This is a beautiful park with stellar camping. It is close to all the things you’ll want to do in the National Park. You are nestled among the famous cliffs and mountains of the area surrounded by interesting plants and wildlife. There are separate loops for tents and RVs with the full amenities of a state park…thankfully including water.
Yay: this is a hot and sticky area and although there are no showers the bathrooms have full water, allowing you take a washcloth bath. Sites are spread out well for good privacy.
Nay: not too much shade, but not awful for TX.
Surprise: lots of hikes leave right from the campground, simplifying the day a little! As always the rangers are great. Incredible sunsets.
We stayed here one night during our trip to Guadalupe.
Bathrooms had running water and we were able to finally wash our dishes! Lots of wildlife, we saw a javelina and her babies cruise through the campsite.
From the campground there are a multitude of trails that are easily accessible, and the campsite is not at all far from the visitor center or the main road. We loved the interpretive trail with info on all the native plant species (handicap accessible). We also saw some sheep while we where there!
Guadalupe Mountains National Park is seriously underrated. And their developed campground, Pine Springs, is a gem in the NPS.
Pine Springs is located near the visitor center and main hub of the park, making it a great base camp for epic day hikes in the park.
When we first arrived at the park, we felt adventurous and got a backcountry permit (free) for several overnights we planned to do throughout the park. However, since there is no road running up and over the huge ridge, and most of the trails don’t easily connect, we quickly realized that our plans would require a lot of hauling our packs up and down 3,000-foot elevations changes and camping in sub-freezing temperatures each day. Our first night was spent up along the ridge in the “Bowl,” but our other three nights were spent in Pine Springs.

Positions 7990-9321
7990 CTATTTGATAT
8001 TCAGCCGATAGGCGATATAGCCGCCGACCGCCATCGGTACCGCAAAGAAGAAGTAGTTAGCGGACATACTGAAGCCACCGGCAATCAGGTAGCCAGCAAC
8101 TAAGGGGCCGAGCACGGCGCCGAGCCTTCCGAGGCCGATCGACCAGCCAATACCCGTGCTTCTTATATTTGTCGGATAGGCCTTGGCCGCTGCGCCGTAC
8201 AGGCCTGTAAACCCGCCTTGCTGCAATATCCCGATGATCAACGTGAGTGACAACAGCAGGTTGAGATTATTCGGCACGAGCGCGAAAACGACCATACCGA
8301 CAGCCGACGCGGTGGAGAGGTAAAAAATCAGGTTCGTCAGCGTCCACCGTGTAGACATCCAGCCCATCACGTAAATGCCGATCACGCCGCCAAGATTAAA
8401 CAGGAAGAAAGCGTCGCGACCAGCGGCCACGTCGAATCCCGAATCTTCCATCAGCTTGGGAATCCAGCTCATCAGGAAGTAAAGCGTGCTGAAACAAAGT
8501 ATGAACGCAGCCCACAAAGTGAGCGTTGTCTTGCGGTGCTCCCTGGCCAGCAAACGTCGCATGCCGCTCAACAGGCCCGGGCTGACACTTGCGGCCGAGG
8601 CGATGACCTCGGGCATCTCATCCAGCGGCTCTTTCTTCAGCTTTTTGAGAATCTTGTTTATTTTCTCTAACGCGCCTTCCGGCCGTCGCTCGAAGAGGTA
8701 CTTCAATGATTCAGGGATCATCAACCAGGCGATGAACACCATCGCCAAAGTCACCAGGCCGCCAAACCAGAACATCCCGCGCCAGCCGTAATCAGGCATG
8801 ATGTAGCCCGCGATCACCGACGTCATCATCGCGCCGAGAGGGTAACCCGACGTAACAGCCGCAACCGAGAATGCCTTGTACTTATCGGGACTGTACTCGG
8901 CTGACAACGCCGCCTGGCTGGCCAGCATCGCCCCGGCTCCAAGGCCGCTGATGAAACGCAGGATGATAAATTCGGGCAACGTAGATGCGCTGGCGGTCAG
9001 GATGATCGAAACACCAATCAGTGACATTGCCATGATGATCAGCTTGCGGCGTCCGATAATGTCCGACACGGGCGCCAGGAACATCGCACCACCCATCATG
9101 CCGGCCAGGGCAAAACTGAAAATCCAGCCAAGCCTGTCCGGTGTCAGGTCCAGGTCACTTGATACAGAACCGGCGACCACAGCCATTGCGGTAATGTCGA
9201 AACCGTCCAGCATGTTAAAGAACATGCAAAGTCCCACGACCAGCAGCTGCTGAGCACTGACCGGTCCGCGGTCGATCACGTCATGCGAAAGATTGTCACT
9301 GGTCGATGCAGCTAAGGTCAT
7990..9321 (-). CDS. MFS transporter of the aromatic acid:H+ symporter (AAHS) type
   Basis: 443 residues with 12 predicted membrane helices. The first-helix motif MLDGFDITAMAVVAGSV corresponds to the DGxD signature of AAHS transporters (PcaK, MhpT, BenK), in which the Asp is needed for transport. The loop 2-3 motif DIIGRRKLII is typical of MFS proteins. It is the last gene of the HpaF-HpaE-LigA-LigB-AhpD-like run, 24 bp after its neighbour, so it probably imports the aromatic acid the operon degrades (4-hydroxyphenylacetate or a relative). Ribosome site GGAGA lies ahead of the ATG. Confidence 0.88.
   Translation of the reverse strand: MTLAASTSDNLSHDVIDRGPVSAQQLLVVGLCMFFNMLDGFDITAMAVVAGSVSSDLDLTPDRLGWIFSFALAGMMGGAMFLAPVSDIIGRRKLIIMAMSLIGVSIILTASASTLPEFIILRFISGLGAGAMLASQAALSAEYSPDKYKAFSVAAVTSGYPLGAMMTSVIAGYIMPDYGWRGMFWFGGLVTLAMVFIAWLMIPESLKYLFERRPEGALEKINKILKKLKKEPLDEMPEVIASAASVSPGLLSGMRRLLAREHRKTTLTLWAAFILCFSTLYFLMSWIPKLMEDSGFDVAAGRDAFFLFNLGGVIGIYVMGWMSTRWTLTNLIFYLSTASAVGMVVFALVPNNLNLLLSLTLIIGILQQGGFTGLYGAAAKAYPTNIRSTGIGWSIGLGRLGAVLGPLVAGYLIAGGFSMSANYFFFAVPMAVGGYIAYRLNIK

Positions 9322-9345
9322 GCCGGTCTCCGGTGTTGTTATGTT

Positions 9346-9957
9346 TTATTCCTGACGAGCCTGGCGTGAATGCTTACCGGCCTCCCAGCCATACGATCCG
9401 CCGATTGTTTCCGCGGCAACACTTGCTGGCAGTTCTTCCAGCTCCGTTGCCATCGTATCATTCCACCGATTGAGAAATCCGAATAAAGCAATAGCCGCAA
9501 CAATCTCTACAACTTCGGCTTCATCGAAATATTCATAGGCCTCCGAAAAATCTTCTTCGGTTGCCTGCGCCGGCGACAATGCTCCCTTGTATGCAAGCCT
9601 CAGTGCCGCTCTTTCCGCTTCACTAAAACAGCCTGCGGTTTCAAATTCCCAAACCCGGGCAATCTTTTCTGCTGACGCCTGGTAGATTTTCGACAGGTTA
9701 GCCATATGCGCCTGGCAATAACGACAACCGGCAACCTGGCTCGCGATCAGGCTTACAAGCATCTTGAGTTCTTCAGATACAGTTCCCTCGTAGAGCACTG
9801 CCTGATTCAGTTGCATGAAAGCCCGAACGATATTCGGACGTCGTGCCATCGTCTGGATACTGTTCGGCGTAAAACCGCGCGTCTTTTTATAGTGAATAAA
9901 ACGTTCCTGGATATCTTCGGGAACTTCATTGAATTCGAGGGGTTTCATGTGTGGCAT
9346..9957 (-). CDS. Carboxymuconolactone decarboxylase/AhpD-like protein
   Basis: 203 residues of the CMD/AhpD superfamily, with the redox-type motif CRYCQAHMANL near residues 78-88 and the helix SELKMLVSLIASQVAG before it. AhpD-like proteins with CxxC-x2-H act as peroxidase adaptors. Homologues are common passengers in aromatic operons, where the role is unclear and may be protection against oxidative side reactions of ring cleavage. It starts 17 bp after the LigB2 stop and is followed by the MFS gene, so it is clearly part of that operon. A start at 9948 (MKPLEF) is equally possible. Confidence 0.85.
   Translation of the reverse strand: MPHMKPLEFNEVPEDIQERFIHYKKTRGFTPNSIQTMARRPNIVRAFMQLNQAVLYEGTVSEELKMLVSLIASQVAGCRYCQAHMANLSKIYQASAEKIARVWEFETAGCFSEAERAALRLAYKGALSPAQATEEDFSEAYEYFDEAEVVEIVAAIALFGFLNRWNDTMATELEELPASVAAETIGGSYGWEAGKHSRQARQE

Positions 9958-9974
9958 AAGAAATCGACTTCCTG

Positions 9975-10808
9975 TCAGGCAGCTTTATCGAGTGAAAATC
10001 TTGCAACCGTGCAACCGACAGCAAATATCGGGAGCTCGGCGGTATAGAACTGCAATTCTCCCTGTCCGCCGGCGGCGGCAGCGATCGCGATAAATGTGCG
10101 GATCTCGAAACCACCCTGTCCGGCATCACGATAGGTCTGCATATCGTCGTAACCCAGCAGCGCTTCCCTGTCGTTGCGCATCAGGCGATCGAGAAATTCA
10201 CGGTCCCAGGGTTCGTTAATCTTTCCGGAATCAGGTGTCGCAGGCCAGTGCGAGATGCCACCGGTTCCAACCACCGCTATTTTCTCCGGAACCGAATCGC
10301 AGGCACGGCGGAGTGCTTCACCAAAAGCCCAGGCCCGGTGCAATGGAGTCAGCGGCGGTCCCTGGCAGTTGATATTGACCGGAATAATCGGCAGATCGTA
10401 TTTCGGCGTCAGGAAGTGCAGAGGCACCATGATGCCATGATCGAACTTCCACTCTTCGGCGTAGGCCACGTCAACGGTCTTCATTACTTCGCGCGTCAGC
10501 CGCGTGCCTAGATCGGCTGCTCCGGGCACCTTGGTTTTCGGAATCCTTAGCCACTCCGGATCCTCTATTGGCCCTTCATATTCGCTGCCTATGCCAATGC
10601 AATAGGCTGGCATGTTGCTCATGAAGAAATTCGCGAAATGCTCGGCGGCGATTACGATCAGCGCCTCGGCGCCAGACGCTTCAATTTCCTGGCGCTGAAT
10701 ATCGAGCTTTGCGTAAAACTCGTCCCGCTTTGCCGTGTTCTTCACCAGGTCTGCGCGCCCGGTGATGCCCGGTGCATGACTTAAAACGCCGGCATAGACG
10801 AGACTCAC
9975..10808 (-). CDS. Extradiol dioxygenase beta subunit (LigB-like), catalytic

Pine Springs checked off most of our requirements for an awesome campsite: cheap (only $8/night for a tent site), close to the highlights (the classic Guadalupe Peak trail leaves from the parking lot) and scenic, spacious sites (check, check). Amenities were the basic flush toilets and picnic tables, but for the cost, that was more than understandable.
There is a lot the Guadalupe Mountains offers, including the hikes we mentioned: The Bowl loop, Guadalupe Peak (highest point in Texas!), McKittrick Canyon hiking, and some of the greatest sunsets of our entire trip.
You can read much more about our four days in the park on our blog: Switchback Kids (Guadalupe Mountains)
Nestled at the bottom of the beautiful Guadalupe mountain this campground is family friendly and totally Texas !!
Decent level sites for the tents off one loop with the RV off to another loop (i like that you're not surrounded by an RV when in your tent). The tent sites are much nicer than the parking lot for the RVs. Sites are decently spaced out with your normal table and fire ring, you then also have nice clean restrooms and potable water. You're right up against the Guadalupe Mountains which are a wonderful sight.
Right up against the Guadalupe Mountains! They have water, real bathrooms, and a decent amount of shade…a great combination in Texas. Sites are great, you park and then walk 5 to a few hundred feet to your very private, semi-shady site. Short walk to the visitor center and some hikes (from easy to extreme) start here. No reservations but not super busy, at least not in May. Good wildlife too!